Are You Prepared for a Disaster?
Nora Smith, Information Services Manager
This Holiday season, so many of us are watching the news helplessly as the fires rage in California and thousands have been forced to leave their homes. The ongoing natural disaster in the West comes on the heels of a horrific Hurricane season that displaced countless people and massive destruction in many States.
Watching these disasters unfold over these last few months’, has brought back memories of leaving my home with just the clothes on our backs the morning Hurricane Agnes hit the Southern Tier of NY (where JGUA Headquarters are located) on June 23rd 1972. My dad, who was a volunteer fireman, decided to stay in the house and then struggled to get out as water came gushing up from the basement through the heat registers. About 12 hours later were all reunited but it is I day I will always remember.
Having lived through a monumental disaster once in my life you would think that I would be prepared to leave my home at a moment’s notice again if I had to – well I’m not. This realization has made me think that I’m likely not alone in being unprepared to leave my home at a moment’s notice.
Disasters can happen at any time- day or night, in any place and in many forms… A raging wildfire is nearing your home… A severe storm comes through your area and rips the roof off your house… You’re neighborhood floods and you have no choice but to evacuate… A house fire strikes your family home in the middle of the night…
When a disaster strikes, you will probably only have minutes to leave your home or minutes to return and retrieve important information after the fact. Ask yourself “How prepared am I?” Does your family have a “Go Bag”?
Your “Go Bag” should be an easy to carry water proof backpack, portable box, or other transportable container that has many of the important things you would need, but may not think of off the top of your head, if you ever had to leave your home quickly. Many hardware stores sell fireproof and waterproof file cases that could easily fit into a bag or box, further assuring that your important information is safe and protected no matter what.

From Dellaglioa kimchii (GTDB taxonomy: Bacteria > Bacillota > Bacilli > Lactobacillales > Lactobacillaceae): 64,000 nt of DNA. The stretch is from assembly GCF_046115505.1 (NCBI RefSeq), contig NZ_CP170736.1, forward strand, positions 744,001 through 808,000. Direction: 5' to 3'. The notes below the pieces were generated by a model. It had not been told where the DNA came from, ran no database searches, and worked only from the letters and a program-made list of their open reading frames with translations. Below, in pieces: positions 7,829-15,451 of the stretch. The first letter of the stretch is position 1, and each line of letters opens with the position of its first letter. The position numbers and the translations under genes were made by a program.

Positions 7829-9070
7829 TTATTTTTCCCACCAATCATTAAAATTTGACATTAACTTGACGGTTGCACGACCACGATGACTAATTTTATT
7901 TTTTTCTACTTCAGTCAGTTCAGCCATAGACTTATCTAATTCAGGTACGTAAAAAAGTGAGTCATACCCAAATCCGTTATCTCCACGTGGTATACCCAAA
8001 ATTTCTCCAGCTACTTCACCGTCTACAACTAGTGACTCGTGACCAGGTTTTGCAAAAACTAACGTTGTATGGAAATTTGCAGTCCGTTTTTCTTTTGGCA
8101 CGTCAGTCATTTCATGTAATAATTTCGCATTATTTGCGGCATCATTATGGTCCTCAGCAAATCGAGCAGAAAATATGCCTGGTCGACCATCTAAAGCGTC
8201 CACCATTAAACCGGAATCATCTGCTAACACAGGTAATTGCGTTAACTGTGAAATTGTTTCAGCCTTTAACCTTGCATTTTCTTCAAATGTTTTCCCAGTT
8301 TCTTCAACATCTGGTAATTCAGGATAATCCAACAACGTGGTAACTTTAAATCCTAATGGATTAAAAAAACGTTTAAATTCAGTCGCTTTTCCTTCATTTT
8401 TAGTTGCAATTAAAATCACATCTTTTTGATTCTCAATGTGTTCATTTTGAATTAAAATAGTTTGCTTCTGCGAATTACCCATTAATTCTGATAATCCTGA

I recommend putting each item in a separate labeled zip lock bag. Your “Go Bag” should be located in a central location that is easily accessible (not tucked away in the back of that closet you always mean to clean out…) and in a location you could easily describe to someone else if you weren’t able to retrieve it personally.
This is what is what is on the top of my list:
- Copies of Documents and phone numbers in a flame proof/water proof container:
- Documents should include:
- Insurance Cards
- Birth Certificates
- Real Estate deeds
- Photo ID’s
- Titles for Vehicles
- Medical Information including details for your Healthcare provider and a list of medication(s) and dosage instructions for each family member
- Phone numbers should include:
- Your Financial Advisor – We recommend discussing protocol and plans should disaster strike with your Advisor well ahead of time. Your Advisor could be one of your best allies for handling the aftermath of such an event.
- Name/phone number(s) of your physician(s) and pharmacy
- Legal and Insurance professionals you work with or would plan to work with after a disaster.
- Utility companies who service your home
- All banking and credit card institutions you do business with
- Extra power banks for charging your cell phone
- Basic first aid kit
- Extra set of car keys and house keys
- Extra set of glasses, contacts, hearing aids and related supplies
- Mylar blankets, rain poncho, fresh set of clothes for each family member including warm hats and gloves
- A current credit card & $100 in small bills (Put credit card expiration date on a calendar so you can update as needed.)
- LED flashlight and batteries (check batteries periodically)
- Note pad and pens (permanent marker)
- Nonperishable food (energy or granola bars) and bottled water
The idea is to make sure that you have all of the information you would need to access readily available, plus supplies that would be useful in the time immediately following an emergency. This could be taken a step further to include a similar set up for your vehicle, recreational vehicle or vacation home.
There are resources available to help you further prepare and think through the things you should consider before you find yourself in harm’s way. Ready.gov is a National public service campaign designed to educate and empower the American people to prepare for, respond to and mitigate emergencies, including natural and man-made disasters. They offer their own guides for assembling a “Go bag” that we recommend you review at www.ready.gov/build-a-kit.
We all hope that disaster doesn’t strike in our own lives, but as I learned first-hand no one can be fully assured they’ll never experience destruction from a natural disaster. Watching the damage from the Hurricanes and Wild Fires that have impacted so many parts of our country over the last year, I’ve been reminded just how important it is to be prepared. I hope you’ll join me in taking the steps necessary to prepare a “Go Bag” for your family, even as we all hope to never find ourselves in harm’s way and do what we can to support those who do.